If you are the parent of a young child, perhaps one of the first things that dawned on you, and continued to startle you over time, was just how quickly children can grow. And naturally, parents want to know that their children are growing *enough –* that is, if their growth velocity is sufficient, even allowing for children probably destined by genetics to be short adults.

Knowing that a young child is within the normal height range at any time is not always enough to be reassured, because this can occur in a child whose growth was normal or even rapid for a time and then slowed down; it can also happen in children who were born large but have "lost ground" for their age ever since. For this reason, knowing the *rate* of growth is important.

A **height velocity** calculator and similar tools can help with this task, as parents can compare their kids' values to established norms that have been generated using extensive population data.

## How Children Develop and Grow

Infants grow very rapidly in both absolute and percentage (that is, as a function of overall size) terms. A normal-sized newborn typically increases in length by 30 percent in the first five months and by more than 50 percent by their first birthday.

- An infant grows on average an astonishing 25 cm (10 in) in its first 12 months.

Overall, healthy infants and children grow about 2.5 cm (1 in) a month between birth and 6 months, 1.3 cm (1/2 inch) a month from 7 to 12 months, and about 7.6 cm (3 in) a year between one and 10 years of age. There is more natural variation in growth velocity in the first year (mostly because of premature births) than afterward, when growth velocity is roughly constant until puberty.

## Height Velocity Equation

Researchers have developed equations for software programs to keep track of whether a child's growth velocity is "normal." First, a curve of age vs. normal growth velocity for the child's sex is consulted. Then, researchers can plot curves above and below normal, or average, by some factor that captures healthy growth.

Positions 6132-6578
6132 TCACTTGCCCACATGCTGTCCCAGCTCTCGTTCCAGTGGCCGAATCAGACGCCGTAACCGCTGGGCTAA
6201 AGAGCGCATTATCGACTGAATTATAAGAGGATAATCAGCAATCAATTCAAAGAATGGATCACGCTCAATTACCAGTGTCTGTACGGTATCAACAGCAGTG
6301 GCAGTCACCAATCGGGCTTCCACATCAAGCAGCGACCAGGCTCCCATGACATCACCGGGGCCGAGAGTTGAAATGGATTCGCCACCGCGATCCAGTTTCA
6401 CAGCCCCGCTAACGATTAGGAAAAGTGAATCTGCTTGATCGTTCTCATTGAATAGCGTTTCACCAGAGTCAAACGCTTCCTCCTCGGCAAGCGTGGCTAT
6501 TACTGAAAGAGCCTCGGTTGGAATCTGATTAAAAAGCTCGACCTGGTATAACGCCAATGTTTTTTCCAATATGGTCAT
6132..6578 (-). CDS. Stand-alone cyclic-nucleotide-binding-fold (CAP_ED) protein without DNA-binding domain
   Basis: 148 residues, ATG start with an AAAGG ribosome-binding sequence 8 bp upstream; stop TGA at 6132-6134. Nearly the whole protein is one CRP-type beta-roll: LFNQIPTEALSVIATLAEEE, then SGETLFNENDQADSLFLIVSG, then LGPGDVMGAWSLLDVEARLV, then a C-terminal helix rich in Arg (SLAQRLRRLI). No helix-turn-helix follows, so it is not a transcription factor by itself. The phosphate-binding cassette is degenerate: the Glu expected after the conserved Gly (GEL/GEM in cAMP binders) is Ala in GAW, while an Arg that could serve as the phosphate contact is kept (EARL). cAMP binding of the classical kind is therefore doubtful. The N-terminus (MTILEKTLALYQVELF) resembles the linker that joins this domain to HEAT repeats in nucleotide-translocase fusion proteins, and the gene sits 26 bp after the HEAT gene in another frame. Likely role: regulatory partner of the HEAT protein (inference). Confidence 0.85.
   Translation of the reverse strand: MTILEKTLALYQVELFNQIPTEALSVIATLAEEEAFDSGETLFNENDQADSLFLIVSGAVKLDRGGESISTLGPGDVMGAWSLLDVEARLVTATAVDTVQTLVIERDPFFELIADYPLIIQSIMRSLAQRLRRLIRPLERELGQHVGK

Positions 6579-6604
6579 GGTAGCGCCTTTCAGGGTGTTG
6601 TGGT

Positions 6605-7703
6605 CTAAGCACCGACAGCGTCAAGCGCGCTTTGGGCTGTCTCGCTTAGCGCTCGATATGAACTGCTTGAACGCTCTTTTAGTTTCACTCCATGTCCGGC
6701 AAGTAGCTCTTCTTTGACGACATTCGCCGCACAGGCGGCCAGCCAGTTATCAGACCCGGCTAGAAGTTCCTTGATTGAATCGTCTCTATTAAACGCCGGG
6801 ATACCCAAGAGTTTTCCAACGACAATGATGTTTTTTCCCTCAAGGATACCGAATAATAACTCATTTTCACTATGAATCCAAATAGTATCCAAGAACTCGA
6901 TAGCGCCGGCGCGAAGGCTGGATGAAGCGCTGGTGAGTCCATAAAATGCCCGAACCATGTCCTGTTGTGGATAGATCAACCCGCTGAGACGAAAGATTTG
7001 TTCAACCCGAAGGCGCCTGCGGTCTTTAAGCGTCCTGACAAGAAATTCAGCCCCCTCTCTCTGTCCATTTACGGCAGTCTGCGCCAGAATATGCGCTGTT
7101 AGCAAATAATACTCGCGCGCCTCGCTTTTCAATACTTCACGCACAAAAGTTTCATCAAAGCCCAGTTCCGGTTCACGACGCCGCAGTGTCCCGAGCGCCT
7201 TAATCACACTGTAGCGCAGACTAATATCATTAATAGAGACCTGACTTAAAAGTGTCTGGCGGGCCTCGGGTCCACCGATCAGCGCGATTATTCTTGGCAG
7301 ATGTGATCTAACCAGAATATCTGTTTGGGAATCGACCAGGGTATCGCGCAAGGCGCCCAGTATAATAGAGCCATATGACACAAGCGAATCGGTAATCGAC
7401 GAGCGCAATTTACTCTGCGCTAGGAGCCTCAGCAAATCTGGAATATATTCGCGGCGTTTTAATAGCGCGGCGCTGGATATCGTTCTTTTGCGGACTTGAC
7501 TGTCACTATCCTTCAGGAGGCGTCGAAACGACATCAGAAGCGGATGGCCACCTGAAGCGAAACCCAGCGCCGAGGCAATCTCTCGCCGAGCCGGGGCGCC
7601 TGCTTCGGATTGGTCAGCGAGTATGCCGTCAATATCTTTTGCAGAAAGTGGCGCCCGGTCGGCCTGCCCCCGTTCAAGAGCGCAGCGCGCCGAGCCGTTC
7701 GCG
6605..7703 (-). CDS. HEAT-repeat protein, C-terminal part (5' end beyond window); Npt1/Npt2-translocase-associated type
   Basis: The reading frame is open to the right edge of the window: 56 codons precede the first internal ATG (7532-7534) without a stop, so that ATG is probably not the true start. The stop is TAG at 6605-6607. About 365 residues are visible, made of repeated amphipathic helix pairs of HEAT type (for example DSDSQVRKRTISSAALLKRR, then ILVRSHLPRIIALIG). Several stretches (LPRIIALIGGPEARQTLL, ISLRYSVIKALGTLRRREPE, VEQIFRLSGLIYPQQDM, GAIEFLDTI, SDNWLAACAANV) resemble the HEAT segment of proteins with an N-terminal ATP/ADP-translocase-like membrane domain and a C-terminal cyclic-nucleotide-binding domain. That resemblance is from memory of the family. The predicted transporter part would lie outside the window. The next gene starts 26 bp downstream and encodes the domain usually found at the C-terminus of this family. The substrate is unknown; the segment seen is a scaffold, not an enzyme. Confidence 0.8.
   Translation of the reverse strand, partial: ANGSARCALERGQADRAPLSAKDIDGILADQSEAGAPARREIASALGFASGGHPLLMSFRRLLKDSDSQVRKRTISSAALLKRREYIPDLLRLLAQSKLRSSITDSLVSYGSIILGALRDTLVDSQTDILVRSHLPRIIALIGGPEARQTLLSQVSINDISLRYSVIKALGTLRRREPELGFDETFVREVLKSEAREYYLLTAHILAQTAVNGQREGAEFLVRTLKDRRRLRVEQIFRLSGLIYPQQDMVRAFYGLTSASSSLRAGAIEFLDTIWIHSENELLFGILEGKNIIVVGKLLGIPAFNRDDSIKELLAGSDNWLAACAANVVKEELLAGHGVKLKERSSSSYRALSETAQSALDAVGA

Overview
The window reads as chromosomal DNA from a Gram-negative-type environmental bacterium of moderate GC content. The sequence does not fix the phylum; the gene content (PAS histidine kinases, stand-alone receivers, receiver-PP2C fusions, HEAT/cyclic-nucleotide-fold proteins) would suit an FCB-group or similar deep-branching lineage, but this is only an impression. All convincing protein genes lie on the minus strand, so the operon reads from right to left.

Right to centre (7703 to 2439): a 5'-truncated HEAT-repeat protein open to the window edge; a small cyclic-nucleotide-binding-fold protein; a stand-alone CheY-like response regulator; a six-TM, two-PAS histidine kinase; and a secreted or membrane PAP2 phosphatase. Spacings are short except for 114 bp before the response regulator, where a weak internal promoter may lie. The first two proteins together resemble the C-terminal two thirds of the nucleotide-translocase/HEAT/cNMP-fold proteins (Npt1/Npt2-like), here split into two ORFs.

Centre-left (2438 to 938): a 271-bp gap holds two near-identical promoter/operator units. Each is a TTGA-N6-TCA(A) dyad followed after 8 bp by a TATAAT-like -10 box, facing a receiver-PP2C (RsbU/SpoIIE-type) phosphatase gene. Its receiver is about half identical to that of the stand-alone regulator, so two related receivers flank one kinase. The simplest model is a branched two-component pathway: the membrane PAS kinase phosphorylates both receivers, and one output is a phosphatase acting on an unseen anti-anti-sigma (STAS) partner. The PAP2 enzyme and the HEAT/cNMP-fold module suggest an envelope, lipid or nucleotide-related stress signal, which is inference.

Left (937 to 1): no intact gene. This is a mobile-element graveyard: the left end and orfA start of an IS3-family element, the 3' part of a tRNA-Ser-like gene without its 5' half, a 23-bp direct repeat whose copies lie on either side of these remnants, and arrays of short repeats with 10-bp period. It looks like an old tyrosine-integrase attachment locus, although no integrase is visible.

Say you want a curve corresponding to a given height *percentile* (top or bottom 10 percent, 20 percent, 30 percent and so on). The height velocity formula for generating these curves is

where *HV* is height velocity, *M* is the median (average), *L* is a quality called skewness, *S* is variability and *Z* is the chosen standard deviation from the mean. A broader choice of *Z* widens the definition of what is considered "normal" for growth velocity purposes, which can vary from source to source.

## Peak Height Calculator

It is possible given a variety of inputs to get a good estimate of peak height velocity, or the age at which height is increasing most rapidly. Unlike the previous calculations, though, this one applies to adolescents, who experience a **growth spurt** with the onset of puberty in both sexes.

Prediction of how old a child will be when he or she reaches peak height velocity (*PHV*) is based on the differential growth and timing of leg length and sitting height. The legs grow before the torso does, meaning that there is initially little sitting height growth. This is followed by an increase in sitting height growth.

Given the child's age, the date of the standing and sitting height measurements, and weight at the time of the measurements, it is possible to calculate an estimate of age at peak height velocity (* APHV*). An online tool for this is found in the Resources, as is a normal childhood growth chart.

References

Resources

About the Author

Kevin Beck holds a bachelor's degree in physics with minors in math and chemistry from the University of Vermont. Formerly with ScienceBlogs.com and the editor of "Run Strong," he has written for Runner's World, Men's Fitness, Competitor, and a variety of other publications. More about Kevin and links to his professional work can be found at www.kemibe.com.

Photo Credits

baby image by Diane Stamatelatos from Fotolia.com